[55] Relation (24) explicitly reveals the influence of the void ratio variation on the expression of the soil water retention curve, as shown by experiments [Sugii et al., 2002; Salager, 2007]. This influence disappears in two situations; either the void ratio variation is too weak to be taken into account; or the parameter bw is equal to the degree of saturation.

[56] In the [(σpg*) = 0] plane, the wetting path which passes by the point of coordinates ((Gswf = ef), 0, 0) is plotted. Indeed the two curves end in the same value for a null mean net stress for the first and a null suction for the second (Figure 11). Just as for the void ratio, on the basis of one Gswi, two different unloading paths from ((σpg*)i, si) to ((σpg*)f, sf), lead to same Gswf. To the B point of the [e = f((σpg*), s)] surface corresponds the B′ point in the [Gsw,(σpg*), = s] space. This point, of coordinates (GswB,0, = image corresponds to the third node of the state surface (Figure 11). Equation (18) makes it possible to express the slope of the wetting curve at the B′ point equal to (−equation image((bw)2 + equation image)).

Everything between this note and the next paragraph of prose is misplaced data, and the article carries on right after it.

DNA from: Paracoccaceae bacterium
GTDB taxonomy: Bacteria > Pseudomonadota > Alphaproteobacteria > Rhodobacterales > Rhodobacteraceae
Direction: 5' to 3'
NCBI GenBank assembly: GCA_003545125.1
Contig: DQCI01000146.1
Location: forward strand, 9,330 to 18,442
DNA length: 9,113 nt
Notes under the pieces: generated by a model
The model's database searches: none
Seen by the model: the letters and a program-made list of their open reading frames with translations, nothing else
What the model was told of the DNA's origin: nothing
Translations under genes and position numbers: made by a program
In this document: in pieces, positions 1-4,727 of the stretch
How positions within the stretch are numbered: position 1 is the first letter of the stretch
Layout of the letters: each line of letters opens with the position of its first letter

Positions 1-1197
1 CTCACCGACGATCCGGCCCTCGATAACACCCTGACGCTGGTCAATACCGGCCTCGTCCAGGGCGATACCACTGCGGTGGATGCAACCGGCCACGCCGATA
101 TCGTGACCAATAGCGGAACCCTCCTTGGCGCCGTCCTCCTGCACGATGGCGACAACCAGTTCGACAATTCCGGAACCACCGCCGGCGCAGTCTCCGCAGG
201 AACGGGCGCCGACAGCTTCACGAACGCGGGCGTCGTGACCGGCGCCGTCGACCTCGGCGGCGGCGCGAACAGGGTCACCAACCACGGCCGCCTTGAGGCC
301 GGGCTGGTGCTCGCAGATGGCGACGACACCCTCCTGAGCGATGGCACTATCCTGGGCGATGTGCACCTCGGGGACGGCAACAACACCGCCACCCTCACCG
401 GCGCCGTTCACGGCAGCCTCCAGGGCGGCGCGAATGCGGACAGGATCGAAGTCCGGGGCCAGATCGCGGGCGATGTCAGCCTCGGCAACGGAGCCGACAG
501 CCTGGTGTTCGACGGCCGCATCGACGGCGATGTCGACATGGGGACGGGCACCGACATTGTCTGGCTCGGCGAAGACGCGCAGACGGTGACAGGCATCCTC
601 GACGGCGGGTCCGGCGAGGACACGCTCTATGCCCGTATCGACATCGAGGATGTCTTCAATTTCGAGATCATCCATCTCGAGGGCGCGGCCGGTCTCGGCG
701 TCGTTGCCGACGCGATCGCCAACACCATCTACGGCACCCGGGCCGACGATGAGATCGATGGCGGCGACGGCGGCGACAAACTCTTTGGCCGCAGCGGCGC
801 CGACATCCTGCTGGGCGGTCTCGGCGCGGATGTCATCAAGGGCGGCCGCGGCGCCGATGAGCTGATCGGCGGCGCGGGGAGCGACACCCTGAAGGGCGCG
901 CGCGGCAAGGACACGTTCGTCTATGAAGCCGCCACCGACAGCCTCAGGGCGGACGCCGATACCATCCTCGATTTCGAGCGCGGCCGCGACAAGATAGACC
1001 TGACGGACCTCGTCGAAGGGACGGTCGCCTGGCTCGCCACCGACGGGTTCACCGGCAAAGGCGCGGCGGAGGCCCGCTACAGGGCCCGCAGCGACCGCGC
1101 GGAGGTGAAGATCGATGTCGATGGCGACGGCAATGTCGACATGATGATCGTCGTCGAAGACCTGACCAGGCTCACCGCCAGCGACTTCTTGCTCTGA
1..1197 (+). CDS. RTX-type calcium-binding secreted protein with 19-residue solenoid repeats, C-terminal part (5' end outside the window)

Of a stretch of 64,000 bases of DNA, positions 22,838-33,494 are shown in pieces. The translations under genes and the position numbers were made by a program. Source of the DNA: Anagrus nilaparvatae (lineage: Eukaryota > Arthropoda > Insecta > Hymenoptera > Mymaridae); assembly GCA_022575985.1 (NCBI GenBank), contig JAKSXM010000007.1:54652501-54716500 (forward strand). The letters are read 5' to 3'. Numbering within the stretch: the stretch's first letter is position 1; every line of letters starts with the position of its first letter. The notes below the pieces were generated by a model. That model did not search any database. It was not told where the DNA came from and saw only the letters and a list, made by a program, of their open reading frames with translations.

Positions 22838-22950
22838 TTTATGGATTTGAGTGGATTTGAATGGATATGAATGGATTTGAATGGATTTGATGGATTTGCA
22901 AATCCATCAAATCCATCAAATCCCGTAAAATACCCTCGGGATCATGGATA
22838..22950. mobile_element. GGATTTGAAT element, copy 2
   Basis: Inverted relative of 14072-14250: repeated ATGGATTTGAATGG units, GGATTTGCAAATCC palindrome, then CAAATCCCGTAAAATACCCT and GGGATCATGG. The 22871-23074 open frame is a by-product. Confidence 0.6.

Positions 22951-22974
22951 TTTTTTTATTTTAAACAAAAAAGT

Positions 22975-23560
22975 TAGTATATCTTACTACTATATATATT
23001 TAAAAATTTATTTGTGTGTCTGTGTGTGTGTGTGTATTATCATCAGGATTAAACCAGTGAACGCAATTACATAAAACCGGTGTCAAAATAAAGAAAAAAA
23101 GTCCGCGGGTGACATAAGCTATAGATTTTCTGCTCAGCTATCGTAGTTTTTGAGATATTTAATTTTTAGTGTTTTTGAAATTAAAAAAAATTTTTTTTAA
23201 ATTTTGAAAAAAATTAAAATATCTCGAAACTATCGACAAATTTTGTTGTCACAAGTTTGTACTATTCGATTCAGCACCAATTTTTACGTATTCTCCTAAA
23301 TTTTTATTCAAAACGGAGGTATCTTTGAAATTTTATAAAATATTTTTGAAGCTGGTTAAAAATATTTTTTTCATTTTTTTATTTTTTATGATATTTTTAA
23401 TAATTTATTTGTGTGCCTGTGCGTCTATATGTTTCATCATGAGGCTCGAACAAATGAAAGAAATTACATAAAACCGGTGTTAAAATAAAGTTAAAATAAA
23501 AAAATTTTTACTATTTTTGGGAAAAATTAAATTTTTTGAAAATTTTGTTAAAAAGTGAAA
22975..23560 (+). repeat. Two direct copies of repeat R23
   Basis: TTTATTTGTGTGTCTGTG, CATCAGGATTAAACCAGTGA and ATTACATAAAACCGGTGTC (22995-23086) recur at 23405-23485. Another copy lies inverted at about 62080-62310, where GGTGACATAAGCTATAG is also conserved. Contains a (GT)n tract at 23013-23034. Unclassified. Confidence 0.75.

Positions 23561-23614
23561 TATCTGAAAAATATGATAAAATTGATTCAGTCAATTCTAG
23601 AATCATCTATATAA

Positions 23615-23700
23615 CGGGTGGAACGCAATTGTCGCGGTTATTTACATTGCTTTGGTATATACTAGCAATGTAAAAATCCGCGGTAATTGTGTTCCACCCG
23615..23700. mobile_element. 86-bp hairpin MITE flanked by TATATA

Figure 11.

Wetting curves on the [s = 0] and [(σpg*) = 0] planes.

[57] In the case of low suctions, near saturation, Figures 5 and 10 seem to show that the incidence of a suction variation on the Gsw variation is more significant than the incidence of a mean net stress variation. Consequently, the water content coefficient (equation image), with respect to the mean net stress variations seems here lower than the water content coefficient (equation image((bw)2 + equation image)) with respect to the suction variations.